From the press release: From the moment he is handed a possibility of making the first alien contact, Saunders Maxwell decides he will do it, even if doing so takes him through hell and back.
A close analysis of NOAA climate data from just one randomly picked Texas rural location reveals significant data tampering to make the climate appear to be growing warming.
In other words, the adjustments have added an astonishing 1.35C to the annual temperature for 2013. Note also that I have included the same figures for 1934, which show that the adjustment has reduced temperatures that year by 0.91C. So, the net effect of the adjustments between 1934 and 2013 has been to add 2.26C of warming. ,,,
So what possible justification can USHCN [the climate data center at NOAA] have for making such large adjustments? Their usual answer is TOBS, or Time of Observation Bias, which arises because temperatures are now monitored in the early morning rather than the late afternoon, which tended to be the practice before. But by their own admittance, TOBS adjustments should only account for about 0.2C.
What about station location? Has this changed? Well, not since 1949 according to the official Station Metadata. Luling is a small town of about 5000 people, and the station is situated at the Foundation Farm, 0.7 miles outside town. In other words, a fairly rural site, that should not need adjusting for urban influences.
It is plain that these adjustments made are not justifiable in any way. It is also clear that the number of “Estimated” measurements made are not justified either, as the real data is there, present and correct.
In doing this analysis, the author, Paul Homewood, does something that Steven Goddard of the Real Science website, the man who broke this story, doesn’t do very often: He carefully illustrates the full raw dataset and shows us how he isolates the raw data from the estimated and adjusted numbers. Goddard generally only shows his results, which means we have to trust his analysis. Homewood therefore approaches Goddard’s results skeptically, and thus acts to check his work to see if it is accurate and correct. He finds that it is.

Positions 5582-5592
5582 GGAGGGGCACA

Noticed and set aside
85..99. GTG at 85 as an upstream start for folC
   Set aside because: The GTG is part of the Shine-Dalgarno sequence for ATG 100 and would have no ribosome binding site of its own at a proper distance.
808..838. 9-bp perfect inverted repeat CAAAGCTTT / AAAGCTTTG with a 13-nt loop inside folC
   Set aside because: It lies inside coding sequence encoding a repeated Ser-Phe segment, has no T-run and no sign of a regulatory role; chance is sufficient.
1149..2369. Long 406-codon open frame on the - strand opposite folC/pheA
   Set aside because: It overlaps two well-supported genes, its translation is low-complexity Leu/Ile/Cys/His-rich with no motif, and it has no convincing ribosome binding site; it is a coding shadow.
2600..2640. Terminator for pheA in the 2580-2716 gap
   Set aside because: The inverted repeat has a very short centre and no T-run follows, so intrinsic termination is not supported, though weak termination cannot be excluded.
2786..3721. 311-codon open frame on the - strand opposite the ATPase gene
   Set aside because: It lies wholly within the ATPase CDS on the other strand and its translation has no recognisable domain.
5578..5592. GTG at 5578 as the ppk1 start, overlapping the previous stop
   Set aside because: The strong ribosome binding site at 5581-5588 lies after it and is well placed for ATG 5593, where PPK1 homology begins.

This is science at its best.
I should also note that I found Homewood’s analysis because Steven Goddard posted a link on his own webpage. As a true scientist, Goddard does not fear a close look at his work. He welcomes it.
Every July, to celebrate the anniversary of the start of Behind the Black in 2010, I hold a month-long fund-raising campaign to make it possible for me to continue my work here for another year.
This year's fund-raising drive however is more significant in that it is also the 10th anniversary of this website's founding. It is hard to believe, but I have been doing this for a full decade, during which I have written more than 22,000 posts, of which more than 1,000 were essays and almost 2,600 were evening pauses.
This year's fund drive is also more important because of the growing intolerance of free speech and dissent in American culture. Increasingly people who don't like what they read are blatantly acting to blackball sites like mine. I have tried to insulate myself from this tyrannical effort by not depending on Google advertising or cross-posts Facebook or Twitter. Though this prevents them from having a hold on me, it also acts to limit my exposure.
Therefore, I hope you will please consider donating to Behind the Black, by giving either a one-time contribution or a regular subscription, as outlined in the tip jar below. Your support will allow me to continue covering science and culture as I have for the past twenty years, independent and free from any outside influence.
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